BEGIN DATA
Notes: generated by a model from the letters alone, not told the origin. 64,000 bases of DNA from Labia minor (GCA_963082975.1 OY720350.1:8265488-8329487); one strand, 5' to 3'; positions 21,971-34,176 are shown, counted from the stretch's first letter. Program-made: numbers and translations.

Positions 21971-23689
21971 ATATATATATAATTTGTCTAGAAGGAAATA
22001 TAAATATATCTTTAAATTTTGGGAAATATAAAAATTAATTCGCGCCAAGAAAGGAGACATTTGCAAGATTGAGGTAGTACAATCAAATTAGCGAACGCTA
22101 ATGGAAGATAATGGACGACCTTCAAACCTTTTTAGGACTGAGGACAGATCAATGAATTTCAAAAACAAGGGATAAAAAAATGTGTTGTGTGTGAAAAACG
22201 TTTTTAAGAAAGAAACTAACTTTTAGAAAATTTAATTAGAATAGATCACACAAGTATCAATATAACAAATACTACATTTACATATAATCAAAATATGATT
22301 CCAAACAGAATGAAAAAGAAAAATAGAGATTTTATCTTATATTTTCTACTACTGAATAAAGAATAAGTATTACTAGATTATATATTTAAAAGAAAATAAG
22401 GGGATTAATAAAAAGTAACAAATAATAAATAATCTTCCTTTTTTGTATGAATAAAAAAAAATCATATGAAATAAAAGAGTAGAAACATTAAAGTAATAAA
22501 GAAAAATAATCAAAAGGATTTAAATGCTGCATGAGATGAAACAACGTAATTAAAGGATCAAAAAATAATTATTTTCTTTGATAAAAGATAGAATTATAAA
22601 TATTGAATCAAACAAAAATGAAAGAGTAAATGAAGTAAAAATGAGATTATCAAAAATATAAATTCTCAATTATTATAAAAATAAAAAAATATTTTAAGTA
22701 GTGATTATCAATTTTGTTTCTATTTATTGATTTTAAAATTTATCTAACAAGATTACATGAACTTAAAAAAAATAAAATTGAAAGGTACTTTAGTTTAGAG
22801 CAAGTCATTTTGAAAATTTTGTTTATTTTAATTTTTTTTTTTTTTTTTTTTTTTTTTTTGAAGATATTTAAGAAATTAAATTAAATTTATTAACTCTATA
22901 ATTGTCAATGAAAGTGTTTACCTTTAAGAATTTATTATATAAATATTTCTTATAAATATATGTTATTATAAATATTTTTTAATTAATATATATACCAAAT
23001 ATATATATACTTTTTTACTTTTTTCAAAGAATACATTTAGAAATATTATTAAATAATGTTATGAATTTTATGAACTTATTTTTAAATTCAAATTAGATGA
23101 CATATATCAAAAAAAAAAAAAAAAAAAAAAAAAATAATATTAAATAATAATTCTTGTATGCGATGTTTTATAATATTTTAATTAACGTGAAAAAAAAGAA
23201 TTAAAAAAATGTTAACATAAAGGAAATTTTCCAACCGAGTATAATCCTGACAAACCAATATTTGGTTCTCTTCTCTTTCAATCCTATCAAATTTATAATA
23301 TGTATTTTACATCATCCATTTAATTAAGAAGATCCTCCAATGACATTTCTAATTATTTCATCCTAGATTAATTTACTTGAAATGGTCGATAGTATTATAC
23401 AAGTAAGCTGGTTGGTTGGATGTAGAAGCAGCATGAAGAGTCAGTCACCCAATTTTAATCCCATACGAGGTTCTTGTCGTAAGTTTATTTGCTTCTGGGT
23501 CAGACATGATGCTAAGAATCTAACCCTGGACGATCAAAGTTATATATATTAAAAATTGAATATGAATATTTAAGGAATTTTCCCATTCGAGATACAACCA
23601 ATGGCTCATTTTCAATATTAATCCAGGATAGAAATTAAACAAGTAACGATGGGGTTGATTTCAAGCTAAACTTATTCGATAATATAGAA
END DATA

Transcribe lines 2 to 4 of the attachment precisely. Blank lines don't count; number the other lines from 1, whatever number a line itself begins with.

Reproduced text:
Positions 21971-23689
21971 ATATATATATAATTTGTCTAGAAGGAAATA
22001 TAAATATATCTTTAAATTTTGGGAAATATAAAAATTAATTCGCGCCAAGAAAGGAGACATTTGCAAGATTGAGGTAGTACAATCAAATTAGCGAACGCTA